In April 1978, Richmond was arrested in Washington for soliciting sex from a 16-year-old boy. Richmond apologized for his actions, conceding he "made bad judgments involving my private life." In spite of a Democratic primary opponent's attempts to cash in on the headlines, Richmond easily won renomination and reelection. But his career came to an end four years later when, after pleading guilty to possession of marijuana and tax evasion – and amid allegations that he had his staff procure cocaine for him – he resigned his seat.

1980

Rep. Jon Hinson (R-Miss.)
On Aug. 8, 1980, during his first reelection bid, Hinson stunned everyone by announcing that in 1976 he had been accused of committing an obscene act at a gay haunt in Virginia. Hinson, married and a strong conservative, added that in 1977 he had survived a fire in a gay D.C. movie theater. He was making the disclosure, he said, because he needed to clear his conscience. But he denied he was a homosexual and refused GOP demands that he resign. Hinson won reelection in a three-way race, with 39 percent of the vote. But three months later, he was arrested on charges of attempted oral sodomy in the restroom of a House office building. He resigned his seat on April 13, 1981.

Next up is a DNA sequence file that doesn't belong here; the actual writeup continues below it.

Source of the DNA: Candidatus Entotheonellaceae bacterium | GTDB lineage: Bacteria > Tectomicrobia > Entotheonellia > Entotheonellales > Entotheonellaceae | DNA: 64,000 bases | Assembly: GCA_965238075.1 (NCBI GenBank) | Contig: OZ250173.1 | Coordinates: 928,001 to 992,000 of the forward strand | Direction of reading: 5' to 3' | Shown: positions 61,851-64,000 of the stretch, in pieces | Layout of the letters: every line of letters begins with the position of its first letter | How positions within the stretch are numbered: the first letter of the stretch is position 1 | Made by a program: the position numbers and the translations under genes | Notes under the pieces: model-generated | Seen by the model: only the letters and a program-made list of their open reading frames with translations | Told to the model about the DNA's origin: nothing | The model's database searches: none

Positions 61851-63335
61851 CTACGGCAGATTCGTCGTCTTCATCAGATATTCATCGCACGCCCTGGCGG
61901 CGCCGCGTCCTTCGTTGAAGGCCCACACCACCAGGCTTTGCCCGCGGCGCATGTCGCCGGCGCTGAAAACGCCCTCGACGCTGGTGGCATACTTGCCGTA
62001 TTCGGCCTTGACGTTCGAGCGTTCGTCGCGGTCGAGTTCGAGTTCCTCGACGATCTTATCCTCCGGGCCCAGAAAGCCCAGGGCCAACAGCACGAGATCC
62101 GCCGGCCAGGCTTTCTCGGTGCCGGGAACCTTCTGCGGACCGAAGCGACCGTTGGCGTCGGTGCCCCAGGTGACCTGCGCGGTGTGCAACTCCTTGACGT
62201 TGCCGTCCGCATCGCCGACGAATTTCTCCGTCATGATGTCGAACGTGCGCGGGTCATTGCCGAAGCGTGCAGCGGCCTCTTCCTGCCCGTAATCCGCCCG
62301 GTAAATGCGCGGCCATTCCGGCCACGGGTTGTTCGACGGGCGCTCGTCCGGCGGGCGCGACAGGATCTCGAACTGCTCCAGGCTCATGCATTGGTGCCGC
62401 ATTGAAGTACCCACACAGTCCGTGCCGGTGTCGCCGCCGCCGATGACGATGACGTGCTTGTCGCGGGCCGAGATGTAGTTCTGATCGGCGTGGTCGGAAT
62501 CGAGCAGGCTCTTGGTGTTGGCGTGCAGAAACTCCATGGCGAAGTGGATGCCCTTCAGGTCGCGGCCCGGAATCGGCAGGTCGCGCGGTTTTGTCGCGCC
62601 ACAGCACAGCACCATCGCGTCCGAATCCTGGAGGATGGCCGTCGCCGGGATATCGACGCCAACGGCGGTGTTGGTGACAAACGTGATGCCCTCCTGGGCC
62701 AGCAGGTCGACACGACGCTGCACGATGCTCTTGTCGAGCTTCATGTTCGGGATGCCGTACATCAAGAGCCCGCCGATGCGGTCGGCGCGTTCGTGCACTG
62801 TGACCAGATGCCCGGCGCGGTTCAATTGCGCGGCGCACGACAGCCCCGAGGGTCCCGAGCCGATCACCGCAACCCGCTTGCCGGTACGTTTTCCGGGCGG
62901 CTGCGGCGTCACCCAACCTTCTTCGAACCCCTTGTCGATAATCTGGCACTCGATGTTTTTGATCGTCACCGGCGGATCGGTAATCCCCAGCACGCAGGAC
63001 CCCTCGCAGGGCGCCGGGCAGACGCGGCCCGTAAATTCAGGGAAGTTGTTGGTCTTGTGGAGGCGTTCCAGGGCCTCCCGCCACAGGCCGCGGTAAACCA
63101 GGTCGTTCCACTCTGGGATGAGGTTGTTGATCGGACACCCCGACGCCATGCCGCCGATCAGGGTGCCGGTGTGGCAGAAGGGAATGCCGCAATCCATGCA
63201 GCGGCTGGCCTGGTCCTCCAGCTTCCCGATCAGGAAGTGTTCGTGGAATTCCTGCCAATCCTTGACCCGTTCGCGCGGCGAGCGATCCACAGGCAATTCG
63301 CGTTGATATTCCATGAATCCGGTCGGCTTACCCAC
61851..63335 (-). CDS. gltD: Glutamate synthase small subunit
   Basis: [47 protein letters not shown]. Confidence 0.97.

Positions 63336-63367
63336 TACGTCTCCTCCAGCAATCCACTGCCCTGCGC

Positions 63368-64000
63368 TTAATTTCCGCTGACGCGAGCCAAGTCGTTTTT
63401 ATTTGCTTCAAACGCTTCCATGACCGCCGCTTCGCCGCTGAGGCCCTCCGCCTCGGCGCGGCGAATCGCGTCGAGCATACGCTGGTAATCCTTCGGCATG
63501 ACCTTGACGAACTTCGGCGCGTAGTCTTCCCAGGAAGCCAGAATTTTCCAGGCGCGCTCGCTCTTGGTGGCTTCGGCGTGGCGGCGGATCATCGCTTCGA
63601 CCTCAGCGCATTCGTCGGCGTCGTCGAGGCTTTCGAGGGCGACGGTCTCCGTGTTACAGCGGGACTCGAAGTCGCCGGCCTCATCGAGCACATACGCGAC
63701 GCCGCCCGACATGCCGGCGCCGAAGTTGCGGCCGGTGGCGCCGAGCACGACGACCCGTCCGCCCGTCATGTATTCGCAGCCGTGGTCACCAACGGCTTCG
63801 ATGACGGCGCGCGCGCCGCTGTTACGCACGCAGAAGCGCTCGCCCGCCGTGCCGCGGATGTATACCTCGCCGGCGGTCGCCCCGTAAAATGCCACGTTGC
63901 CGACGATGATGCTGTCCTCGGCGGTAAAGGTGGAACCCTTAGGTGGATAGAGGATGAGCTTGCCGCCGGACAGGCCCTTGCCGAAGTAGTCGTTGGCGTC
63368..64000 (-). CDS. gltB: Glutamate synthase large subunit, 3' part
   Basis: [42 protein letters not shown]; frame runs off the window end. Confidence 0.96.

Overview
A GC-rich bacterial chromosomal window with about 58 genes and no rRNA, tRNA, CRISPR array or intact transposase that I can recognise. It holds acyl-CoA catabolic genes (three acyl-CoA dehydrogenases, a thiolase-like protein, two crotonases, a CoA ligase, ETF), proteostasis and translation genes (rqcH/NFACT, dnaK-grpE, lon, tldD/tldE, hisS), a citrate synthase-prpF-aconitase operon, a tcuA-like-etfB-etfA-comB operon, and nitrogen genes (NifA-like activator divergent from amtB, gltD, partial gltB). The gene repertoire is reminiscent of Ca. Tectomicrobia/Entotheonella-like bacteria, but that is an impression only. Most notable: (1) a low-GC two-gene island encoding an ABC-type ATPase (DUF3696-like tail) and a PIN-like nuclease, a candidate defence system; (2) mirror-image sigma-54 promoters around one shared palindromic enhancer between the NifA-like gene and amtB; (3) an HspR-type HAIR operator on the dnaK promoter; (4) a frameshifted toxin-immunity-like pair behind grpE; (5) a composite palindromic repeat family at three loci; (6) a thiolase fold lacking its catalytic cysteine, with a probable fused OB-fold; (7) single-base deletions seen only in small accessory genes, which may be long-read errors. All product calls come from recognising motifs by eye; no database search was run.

Bauman campaign button Rep. Robert Bauman (R-Md.)
On Oct. 3, 1980, Bauman, a leading "pro-family" conservative, pleaded innocent to a charge that he committed oral sodomy on a teenage boy in Washington. Married and the father of four, Bauman conceded that he had been an alcoholic but had been seeking treatment. The news came as a shock to voters of the rural, conservative district, and he lost to a Democrat in November.

1981

Rep. Thomas Evans (R-Del.)